Golf is a made-for-TV sport but watching them live gives you an even greater appreciation for how good these guys really are. I love hearing the conversations between player and caddy as they discuss club selection, weather conditions, and targets. It’s also amazing how much control of the ball they have. One of my favourite shots of the day was Tiger’s famous 2-iron stinger. He uses it whenever he needs to put the ball safely in the middle of the fairway and doesn’t want to risk hitting a driver or fairway wood. He can hit this shot in his sleep and rarely makes a mistake. As soon as I saw him take out the 2-iron from his bag, I knew it was coming. He uses a ¾ follow-through and keeps the ball real low so it stays under the wind and he gets maximum roll. It’s like watching an airplane taking off. It goes dead straight and slowly rises off in the distance, over 250 yards straight down the middle of the fairway. He doesn’t even watch to see where it will end up. He already knows.
The more time we spent following Tiger, the more I realized how much we have in common. We both love golf. I bought a white Nike Golf hat at the airport. He wore a white Nike Golf hat on Saturday. He ate banana bread on the 6th hole. I had banana bread while the players made the turn after the 9th. The only real thing that separates us is the fact that Tiger gets paid $3M just to show up and I had to pay approximately $120 for 2 tickets. That, and he sleeps with whores. Aside from that we’re virtually twins.
Tiger isn’t very accommodating when it comes to signing autographs or posing for pictures, especially while he’s playing. Fortunately, he was nice enough to make an exception and pose with Katie for a picture on the 12th tee box. He even agreed to make it an action shot. He was a little unsure of which club to use, so I recommended a 7-iron and moving the ball back in his stance to keep the ball flight low as the wind had picked up slightly. Here’s the famous picture – Katie and Tiger have never looked better. Look at that incredible form. Tiger looks good too.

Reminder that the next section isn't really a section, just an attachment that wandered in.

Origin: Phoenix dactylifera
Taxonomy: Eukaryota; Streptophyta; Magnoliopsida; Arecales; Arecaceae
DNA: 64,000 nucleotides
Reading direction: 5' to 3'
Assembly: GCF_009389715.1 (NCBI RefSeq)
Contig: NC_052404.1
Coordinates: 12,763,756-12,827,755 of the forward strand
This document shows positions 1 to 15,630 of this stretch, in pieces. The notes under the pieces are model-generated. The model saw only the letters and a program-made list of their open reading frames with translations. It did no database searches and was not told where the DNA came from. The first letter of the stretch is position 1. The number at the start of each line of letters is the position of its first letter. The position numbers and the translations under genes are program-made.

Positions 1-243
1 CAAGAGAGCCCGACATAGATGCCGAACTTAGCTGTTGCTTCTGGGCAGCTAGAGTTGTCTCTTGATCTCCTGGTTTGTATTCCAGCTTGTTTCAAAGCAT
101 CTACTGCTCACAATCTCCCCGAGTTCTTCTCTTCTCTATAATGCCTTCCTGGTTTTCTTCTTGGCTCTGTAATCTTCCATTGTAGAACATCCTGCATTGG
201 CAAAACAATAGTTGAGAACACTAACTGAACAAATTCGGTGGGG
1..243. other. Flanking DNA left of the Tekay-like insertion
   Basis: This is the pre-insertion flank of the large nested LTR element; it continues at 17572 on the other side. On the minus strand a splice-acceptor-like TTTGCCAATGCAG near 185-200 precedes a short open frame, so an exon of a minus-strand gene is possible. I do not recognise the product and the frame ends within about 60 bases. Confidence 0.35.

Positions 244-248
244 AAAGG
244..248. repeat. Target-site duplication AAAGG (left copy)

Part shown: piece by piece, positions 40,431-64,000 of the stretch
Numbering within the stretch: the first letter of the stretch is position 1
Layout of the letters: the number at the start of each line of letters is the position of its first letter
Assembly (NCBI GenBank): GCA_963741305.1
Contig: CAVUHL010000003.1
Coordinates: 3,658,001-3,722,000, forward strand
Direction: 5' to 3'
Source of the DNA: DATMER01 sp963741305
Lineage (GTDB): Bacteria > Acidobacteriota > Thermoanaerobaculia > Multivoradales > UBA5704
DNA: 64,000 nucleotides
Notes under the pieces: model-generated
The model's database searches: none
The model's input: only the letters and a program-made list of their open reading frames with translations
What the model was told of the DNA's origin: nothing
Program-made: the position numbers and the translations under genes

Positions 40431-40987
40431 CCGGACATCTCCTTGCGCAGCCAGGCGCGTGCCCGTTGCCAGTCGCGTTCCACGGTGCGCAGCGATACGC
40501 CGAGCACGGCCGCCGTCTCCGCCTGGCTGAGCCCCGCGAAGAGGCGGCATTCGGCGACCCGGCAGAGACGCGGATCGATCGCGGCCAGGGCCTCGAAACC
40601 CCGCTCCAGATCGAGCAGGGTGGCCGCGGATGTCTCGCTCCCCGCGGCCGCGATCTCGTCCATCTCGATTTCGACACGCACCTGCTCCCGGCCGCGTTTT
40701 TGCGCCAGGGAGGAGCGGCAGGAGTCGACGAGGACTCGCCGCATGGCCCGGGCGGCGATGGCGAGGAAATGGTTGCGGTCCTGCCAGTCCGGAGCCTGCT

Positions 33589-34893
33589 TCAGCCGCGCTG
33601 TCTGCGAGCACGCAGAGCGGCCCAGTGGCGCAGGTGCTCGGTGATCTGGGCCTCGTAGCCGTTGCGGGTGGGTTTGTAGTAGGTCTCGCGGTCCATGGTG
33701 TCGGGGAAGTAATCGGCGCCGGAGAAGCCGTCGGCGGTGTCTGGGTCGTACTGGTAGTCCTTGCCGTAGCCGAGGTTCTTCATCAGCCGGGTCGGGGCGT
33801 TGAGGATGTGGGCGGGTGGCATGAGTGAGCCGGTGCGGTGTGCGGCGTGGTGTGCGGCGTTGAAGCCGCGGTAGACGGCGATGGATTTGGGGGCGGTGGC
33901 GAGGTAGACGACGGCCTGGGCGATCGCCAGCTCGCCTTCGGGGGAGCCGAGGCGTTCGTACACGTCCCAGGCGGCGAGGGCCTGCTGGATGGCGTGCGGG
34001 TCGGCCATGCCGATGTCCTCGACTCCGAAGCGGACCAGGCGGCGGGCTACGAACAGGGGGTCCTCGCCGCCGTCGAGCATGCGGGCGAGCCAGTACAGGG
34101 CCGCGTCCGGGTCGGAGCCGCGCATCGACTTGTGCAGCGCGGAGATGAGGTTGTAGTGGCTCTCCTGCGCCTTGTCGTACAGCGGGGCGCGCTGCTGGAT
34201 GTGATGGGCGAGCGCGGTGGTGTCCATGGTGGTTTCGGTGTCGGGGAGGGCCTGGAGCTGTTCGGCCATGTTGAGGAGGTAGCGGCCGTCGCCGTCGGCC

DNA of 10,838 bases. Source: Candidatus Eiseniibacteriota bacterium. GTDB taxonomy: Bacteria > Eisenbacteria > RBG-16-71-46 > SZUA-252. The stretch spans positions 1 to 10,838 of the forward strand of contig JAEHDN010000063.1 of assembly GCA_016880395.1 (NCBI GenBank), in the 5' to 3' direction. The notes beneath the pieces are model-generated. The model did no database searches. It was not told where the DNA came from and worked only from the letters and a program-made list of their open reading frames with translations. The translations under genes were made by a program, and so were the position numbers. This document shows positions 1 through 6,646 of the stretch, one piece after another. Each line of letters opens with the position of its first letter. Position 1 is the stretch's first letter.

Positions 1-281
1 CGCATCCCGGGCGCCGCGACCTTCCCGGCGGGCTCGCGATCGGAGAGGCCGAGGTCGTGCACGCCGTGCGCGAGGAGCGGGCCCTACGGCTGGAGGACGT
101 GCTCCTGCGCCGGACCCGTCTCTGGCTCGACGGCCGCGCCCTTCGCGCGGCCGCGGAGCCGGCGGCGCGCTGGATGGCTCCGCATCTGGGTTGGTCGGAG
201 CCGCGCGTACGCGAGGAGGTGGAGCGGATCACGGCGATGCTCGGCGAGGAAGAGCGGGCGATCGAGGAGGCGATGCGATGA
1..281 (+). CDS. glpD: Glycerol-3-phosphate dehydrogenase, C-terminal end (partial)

Tiger and Phil battled for the lead back and forth for most of the day with both players making some nice birdies. Phil ended up with the lead going into the final round on Sunday and eventually won the tournament. He also won a waffle eating contest in the clubhouse the following morning. Tiger settled for 6th and was a non-factor on Sunday. I didn’t actually see any of his final round but from what I heard from those he did watch, he didn’t play well at all. Maybe he had something else on his mind.
All in all, the entire experience was exactly what I was hoping for. When we started planning to live and teach overseas, I never imagined getting to see Tiger play live and get as close as we did. Getting to speak with him and becoming friends was an added bonus, although he still hasn’t added me on Facebook yet.
Here are some more pictures from our day with Tiger…and Phil in China.